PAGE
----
At 30,000 square feet, the new premium “Reserve Roastery” is about half the size of a football pitch and is more than twice as large as the company’s only other Reserve Roastery in Seattle.
The new store is another sign of Starbucks’ commitment to China, where it already operates 3,000 stores – with 600 in Shanghai alone – and has plans to increase its portfolio to 5,000 by 2021.
According to CNBC, which visited the new Shanghai megastore, Starbucks estimates that it opens a new store every 15 hours in China and it hopes its roastery concept will become a destination in itself rather than just somewhere to have a coffee.
For example, the Shanghai roastery has a striking design with a ceiling made up of 10,000 handmade, wooden, hexagon-shaped tiles while its thick wooden doors are curved like a roasted coffee bean.
There are three coffee experience bars – one of which is 88 feet long, the longest Starbucks coffee bar in the world – with more than 100 beverages available to buy, including Teavana tea infused with nitrogen.
High-end Italian bakery Princi has a huge stall where more than 30 Chinese bakers and chefs will prepare more than 80 different products each day.
And Starbucks has also teamed up with Chinese e-commerce giant Alibaba to provide customers with an augmented reality experience.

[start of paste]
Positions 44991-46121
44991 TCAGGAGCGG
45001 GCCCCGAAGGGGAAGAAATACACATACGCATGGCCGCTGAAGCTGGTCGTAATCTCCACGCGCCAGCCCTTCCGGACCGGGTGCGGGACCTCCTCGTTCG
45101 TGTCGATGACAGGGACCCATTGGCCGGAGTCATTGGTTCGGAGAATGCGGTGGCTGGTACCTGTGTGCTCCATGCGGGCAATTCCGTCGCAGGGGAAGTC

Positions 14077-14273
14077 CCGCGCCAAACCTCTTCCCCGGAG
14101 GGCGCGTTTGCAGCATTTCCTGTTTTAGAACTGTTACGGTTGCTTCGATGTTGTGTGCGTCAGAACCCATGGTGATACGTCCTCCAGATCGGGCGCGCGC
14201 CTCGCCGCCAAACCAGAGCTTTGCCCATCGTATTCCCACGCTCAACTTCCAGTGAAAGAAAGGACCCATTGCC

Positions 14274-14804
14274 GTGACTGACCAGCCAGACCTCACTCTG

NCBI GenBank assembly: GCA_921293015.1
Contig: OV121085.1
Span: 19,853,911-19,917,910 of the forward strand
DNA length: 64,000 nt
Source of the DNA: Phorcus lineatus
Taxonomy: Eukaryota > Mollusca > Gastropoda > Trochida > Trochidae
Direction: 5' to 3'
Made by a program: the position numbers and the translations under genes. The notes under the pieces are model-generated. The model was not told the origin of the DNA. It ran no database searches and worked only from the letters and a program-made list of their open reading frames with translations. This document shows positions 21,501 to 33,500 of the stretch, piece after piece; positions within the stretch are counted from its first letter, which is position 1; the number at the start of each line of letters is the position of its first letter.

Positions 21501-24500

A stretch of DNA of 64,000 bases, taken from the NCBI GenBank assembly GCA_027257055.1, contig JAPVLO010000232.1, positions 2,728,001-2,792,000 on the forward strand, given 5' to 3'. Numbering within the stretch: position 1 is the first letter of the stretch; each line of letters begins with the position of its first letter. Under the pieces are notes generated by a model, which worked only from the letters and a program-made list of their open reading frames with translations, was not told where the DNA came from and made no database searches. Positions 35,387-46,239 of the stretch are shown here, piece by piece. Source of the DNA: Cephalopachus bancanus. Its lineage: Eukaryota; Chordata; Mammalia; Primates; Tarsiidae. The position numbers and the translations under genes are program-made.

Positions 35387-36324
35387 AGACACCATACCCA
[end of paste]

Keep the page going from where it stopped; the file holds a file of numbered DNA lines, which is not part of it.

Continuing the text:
Using apps, customers can point their smartphones at various features within the huge store to learn more about them.
“This is an inflection point for the company where China will become a much more important component of the financial results of Starbucks,” said Howard Schultz, Executive Chairman of Starbucks.
Speaking to the Financial Times before the official opening of the Shanghai roastery, he also said that the new roastery concept “represents the ability to take the customer up” at a time when an increasing number of Chinese consumers no longer regard some US brands as premium.
He added that China could become the company’s biggest market within a decade and that its expansion into smaller cities is already delivering “fantastic returns”.
Sourced from CNBC, Financial Times; additional content by WARC staff